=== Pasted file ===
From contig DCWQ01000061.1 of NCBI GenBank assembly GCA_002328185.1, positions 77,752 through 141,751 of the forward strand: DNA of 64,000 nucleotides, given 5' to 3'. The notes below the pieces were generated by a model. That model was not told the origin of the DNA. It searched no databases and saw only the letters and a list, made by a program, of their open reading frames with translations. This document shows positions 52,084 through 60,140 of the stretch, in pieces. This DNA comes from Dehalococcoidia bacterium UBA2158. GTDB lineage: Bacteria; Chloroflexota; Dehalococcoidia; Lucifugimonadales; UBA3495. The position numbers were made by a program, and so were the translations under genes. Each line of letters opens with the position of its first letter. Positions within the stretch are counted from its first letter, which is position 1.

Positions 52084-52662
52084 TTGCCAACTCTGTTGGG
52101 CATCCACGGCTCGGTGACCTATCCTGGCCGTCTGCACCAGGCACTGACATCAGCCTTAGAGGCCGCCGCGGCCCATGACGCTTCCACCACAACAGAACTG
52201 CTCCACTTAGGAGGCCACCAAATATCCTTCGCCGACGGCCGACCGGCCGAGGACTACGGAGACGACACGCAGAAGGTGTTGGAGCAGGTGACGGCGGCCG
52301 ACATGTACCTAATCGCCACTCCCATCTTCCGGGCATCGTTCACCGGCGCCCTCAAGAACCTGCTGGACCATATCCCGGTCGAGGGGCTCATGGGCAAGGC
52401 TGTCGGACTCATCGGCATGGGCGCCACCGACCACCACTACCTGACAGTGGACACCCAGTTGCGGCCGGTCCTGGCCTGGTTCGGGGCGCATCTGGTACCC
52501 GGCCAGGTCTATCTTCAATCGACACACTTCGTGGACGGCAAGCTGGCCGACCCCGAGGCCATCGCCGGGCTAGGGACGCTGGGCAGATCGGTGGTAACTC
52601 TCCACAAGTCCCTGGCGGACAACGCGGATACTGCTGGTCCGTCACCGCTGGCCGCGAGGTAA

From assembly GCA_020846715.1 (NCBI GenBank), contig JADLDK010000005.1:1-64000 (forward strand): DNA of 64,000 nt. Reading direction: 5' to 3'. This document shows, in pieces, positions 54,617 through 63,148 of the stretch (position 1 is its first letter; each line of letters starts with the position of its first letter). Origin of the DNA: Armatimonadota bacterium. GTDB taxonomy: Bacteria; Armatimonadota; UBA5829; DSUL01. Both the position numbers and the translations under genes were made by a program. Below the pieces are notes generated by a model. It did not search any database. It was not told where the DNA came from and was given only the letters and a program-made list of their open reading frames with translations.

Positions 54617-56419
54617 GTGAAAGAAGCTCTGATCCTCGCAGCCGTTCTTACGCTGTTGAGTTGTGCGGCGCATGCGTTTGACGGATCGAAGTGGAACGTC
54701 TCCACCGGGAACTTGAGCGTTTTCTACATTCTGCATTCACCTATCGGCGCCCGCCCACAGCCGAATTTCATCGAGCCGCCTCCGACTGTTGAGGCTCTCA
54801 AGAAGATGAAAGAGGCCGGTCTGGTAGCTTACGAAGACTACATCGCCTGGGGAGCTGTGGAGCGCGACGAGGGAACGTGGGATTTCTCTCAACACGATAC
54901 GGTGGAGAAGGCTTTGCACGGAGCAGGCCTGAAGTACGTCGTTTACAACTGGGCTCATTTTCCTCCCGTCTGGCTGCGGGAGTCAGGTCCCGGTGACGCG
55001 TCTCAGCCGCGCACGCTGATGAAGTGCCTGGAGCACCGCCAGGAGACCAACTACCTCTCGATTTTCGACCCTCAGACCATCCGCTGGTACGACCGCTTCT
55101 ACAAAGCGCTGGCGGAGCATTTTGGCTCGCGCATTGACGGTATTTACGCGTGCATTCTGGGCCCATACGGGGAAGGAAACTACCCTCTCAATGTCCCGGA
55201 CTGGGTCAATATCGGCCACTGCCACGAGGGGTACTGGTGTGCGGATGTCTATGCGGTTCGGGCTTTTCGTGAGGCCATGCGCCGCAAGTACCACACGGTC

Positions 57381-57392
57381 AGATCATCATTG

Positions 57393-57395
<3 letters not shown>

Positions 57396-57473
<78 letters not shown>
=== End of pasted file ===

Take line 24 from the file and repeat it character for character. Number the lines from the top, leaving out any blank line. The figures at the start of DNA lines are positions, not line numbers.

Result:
<78 letters not shown>